In a “Rose for Emily”, Faulkner uses Emily’s house as a symbol of the barrier Emily forms between herself and society. As society moves through generations and changes over the years, Emily remains the same, within the borders of her own household. The house is described as “in the heavily lightsome style of the seventies, set on what had once been our most select street”(125), but years passed and more modern houses had “obliterated even the august names of that neighborhood” (125). Faulkner set the house apart from the rest of the neighborhood, and Emily is described in the beginning as “a fallen monument” and a “tradition” indicating that she had not changed in an extended amount of time. The symbol of the house, remaining unchanged through the decades that passed becomes stronger when Emily does not permit tax collectors to pass through the threshold of the house, “She vanquished them, horse and foot, just as she had vanquished their fathers thirty years before”. Emily’s image of a “monument” to the community’s small society caused her to become exempt from the demands of the state that the rest of the population had to adhere to. Emily’s house enab...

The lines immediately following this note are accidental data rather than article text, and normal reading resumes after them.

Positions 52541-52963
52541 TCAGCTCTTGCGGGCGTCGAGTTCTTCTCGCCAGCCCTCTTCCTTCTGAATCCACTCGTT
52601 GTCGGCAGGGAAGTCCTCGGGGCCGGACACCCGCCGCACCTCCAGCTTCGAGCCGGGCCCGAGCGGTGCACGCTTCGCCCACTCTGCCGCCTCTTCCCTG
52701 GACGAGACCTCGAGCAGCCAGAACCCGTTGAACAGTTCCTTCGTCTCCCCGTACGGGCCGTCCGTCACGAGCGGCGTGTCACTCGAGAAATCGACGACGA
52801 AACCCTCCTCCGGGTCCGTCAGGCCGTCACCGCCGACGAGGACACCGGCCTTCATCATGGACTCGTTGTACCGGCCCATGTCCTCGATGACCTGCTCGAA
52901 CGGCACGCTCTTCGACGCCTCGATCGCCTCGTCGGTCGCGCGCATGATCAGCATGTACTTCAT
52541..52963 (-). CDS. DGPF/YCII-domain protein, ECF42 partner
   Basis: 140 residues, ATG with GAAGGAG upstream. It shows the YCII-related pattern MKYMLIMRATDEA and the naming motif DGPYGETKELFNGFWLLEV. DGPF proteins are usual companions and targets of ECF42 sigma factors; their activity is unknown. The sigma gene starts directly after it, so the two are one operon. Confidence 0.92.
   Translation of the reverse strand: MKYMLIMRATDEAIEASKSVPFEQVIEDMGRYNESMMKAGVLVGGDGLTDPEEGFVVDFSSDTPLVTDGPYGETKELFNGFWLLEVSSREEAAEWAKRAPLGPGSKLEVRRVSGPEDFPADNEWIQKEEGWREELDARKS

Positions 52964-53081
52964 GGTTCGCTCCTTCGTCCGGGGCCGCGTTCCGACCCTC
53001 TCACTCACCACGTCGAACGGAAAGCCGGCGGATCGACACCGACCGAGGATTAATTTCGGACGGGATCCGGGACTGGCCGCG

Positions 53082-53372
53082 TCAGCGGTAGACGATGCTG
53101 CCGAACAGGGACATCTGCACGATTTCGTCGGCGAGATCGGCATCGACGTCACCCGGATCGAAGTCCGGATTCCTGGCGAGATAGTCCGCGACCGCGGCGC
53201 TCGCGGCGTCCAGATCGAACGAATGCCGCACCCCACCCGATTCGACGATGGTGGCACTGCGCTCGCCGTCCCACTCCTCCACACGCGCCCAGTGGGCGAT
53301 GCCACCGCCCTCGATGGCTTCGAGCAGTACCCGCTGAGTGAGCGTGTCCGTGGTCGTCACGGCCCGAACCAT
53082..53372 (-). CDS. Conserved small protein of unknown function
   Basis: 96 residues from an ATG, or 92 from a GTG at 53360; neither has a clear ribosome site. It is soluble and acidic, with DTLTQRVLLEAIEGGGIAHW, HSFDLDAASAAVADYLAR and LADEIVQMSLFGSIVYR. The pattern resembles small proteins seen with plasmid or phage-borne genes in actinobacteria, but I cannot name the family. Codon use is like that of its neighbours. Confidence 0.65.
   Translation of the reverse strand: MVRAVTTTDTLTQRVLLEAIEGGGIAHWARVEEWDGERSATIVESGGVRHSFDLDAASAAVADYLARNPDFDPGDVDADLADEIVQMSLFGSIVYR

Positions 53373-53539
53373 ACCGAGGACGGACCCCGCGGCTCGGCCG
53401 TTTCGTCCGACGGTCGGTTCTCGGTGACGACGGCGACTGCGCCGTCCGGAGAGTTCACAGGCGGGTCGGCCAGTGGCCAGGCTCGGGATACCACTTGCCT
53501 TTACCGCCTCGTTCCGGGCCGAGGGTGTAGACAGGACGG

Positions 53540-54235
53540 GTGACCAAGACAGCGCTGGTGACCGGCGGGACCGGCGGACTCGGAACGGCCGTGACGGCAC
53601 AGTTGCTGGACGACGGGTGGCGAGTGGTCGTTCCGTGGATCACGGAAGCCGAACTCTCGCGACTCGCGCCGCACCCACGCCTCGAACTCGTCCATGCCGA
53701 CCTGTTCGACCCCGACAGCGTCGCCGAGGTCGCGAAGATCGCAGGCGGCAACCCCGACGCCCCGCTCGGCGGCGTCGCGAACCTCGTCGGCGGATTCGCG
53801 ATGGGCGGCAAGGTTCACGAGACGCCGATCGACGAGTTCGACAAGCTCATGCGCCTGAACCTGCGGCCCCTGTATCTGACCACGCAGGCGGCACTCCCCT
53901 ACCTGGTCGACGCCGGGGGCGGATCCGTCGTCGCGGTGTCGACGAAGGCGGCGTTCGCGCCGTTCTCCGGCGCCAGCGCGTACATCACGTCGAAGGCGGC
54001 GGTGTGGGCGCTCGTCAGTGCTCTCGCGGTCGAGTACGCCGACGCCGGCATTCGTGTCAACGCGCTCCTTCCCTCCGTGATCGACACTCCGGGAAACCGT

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...” image to the rest of the town. “The Doll’s House” is symbolic of the current state of society, with the benefits lying in the higher classes hands. Unlike “A Rose For Emily”, Kezia does not hide from the current state of things, but resists the status quo and shares a special piece of hope, the lamp, with children that are beneath her in the social hierarchy. This interaction of characters in the story symbolizes the incentive for change in a flawed society. The houses in both stories are symbolic of a flawed society, but the two authors use these symbols in very different ways in communicating their message.
Though the two stories are very different in how they deal with the issues of society, the symbols of houses present a very similar meaning to both stories. Both relate to a flawed society, however one acts as a barrier and another as an agent for change.
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